Bookselling before 1700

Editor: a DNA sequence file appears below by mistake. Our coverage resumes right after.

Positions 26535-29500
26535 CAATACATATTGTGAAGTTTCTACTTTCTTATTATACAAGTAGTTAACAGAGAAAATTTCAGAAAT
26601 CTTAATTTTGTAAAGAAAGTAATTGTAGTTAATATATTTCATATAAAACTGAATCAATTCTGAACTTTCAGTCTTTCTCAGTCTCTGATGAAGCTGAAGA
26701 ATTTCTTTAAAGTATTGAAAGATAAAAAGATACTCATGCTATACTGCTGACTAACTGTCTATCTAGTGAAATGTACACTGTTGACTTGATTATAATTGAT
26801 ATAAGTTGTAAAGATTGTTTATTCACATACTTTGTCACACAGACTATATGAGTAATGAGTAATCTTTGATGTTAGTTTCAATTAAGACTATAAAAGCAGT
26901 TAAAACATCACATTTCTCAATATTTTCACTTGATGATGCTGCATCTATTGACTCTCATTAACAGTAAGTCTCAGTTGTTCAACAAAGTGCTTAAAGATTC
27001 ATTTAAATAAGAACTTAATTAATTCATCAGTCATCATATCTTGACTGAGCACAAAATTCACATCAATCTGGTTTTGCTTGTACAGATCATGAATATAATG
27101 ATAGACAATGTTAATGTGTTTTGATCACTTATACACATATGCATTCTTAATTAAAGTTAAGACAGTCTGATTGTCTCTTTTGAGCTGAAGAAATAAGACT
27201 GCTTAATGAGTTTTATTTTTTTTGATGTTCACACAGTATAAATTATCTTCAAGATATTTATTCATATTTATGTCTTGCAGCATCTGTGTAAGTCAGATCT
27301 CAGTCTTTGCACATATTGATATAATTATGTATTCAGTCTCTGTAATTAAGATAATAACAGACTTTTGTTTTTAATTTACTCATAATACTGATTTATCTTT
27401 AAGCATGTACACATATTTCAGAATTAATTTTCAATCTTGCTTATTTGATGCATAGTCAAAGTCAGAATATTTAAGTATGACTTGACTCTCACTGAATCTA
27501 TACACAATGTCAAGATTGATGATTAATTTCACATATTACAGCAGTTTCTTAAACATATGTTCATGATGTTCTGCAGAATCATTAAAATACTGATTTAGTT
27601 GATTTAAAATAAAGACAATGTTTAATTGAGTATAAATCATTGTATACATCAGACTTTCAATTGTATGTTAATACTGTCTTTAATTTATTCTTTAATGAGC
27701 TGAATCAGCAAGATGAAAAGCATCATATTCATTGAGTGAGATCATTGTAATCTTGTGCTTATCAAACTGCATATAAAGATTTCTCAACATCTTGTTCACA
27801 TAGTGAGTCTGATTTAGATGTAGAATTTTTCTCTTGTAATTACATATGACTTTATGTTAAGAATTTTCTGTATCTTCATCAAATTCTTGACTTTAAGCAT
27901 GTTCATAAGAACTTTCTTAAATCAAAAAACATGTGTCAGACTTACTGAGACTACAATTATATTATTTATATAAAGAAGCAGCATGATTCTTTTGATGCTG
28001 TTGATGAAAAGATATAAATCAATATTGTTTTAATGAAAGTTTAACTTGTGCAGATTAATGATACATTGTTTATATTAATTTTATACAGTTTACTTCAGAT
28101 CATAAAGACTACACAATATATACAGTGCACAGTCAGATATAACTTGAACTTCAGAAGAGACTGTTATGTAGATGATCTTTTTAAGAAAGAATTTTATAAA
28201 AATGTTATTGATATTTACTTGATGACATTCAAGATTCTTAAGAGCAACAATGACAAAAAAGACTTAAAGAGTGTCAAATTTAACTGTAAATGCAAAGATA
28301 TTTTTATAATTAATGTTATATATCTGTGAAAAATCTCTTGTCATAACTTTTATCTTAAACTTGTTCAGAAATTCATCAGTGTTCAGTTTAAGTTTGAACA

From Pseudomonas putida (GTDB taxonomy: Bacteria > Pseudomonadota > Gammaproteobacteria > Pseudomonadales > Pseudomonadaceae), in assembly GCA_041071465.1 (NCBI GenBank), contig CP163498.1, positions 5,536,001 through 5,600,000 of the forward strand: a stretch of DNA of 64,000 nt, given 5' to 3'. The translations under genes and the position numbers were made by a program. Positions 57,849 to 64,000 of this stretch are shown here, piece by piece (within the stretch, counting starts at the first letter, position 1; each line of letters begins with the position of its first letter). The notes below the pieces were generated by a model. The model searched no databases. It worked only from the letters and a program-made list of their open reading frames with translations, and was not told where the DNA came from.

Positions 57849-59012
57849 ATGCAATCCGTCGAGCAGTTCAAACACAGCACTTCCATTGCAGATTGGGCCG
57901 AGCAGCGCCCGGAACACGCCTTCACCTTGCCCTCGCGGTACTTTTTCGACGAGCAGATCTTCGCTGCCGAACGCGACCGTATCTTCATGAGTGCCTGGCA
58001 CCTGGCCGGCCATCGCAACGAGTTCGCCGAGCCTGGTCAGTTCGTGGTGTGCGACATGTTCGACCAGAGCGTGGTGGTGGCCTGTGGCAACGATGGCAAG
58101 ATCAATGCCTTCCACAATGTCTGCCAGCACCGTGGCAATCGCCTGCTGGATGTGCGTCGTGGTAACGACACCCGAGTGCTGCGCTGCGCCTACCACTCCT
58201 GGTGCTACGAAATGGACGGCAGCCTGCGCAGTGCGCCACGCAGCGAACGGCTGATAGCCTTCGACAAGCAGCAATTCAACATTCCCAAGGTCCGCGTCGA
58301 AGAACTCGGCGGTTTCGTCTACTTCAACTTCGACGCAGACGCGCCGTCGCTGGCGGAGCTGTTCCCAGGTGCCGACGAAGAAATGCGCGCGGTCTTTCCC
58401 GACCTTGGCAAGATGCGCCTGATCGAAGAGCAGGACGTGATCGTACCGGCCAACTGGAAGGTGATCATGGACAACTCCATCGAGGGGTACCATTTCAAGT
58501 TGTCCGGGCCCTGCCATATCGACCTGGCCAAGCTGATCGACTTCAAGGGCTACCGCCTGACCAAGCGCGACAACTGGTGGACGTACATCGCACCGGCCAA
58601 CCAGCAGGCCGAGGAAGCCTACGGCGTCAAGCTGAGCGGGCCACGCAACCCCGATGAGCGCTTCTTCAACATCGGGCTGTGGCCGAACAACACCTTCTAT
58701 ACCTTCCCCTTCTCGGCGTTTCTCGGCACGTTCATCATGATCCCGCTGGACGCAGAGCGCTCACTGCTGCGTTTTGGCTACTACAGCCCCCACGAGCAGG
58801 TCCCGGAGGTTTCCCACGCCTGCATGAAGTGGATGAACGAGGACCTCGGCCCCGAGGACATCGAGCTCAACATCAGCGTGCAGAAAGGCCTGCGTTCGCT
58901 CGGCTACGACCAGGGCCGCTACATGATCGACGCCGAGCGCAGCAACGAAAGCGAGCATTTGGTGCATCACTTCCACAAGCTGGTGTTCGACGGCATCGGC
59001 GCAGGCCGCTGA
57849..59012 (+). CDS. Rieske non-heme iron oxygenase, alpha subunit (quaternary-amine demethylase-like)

This chapter discusses the history of bookselling in Ireland before the 17th century. The historian's difficulties are compounded by the paucity of source material, a want that is true of the whole period of 1800. The single printer allowed to operate under the King's Printer's patent in the 17th century obviously could not, and did not, satisfy the country's basic needs, and until well into the 18th century almost all books had to be imported. While it seems likely that general wholesale merchants everywhere dealt in certain classes of books, in Ireland their importance was greater and lasted longer because no lively specialized trade could develop under monopoly. From before 1545 to the end of the 17th century a sizeable portion of the books on sale in Ireland was brought in by general merchants. A rapid expansion of the book trade followed the breaking of the monopoly in the 18th century, and both of these phenomena were to some extent dependent on the growing demand for books that Joseph Ray claimed to exist in 1680. The most ambitious bookselling operation in Ireland in the 17th century was that run by the Stationer's Company of London.
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